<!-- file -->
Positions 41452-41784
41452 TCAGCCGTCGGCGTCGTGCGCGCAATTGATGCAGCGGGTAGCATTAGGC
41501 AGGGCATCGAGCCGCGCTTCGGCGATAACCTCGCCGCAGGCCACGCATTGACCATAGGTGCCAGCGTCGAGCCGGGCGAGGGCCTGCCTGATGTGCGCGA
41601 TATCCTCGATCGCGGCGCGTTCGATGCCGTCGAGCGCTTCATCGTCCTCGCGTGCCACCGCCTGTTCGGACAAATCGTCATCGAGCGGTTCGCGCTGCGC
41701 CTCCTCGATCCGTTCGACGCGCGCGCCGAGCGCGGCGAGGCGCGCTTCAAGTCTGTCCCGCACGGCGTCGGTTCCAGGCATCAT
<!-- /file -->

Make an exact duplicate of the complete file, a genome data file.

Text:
Positions 41452-41784
41452 TCAGCCGTCGGCGTCGTGCGCGCAATTGATGCAGCGGGTAGCATTAGGC
41501 AGGGCATCGAGCCGCGCTTCGGCGATAACCTCGCCGCAGGCCACGCATTGACCATAGGTGCCAGCGTCGAGCCGGGCGAGGGCCTGCCTGATGTGCGCGA
41601 TATCCTCGATCGCGGCGCGTTCGATGCCGTCGAGCGCTTCATCGTCCTCGCGTGCCACCGCCTGTTCGGACAAATCGTCATCGAGCGGTTCGCGCTGCGC
41701 CTCCTCGATCCGTTCGACGCGCGCGCCGAGCGCGGCGAGGCGCGCTTCAAGTCTGTCCCGCACGGCGTCGGTTCCAGGCATCAT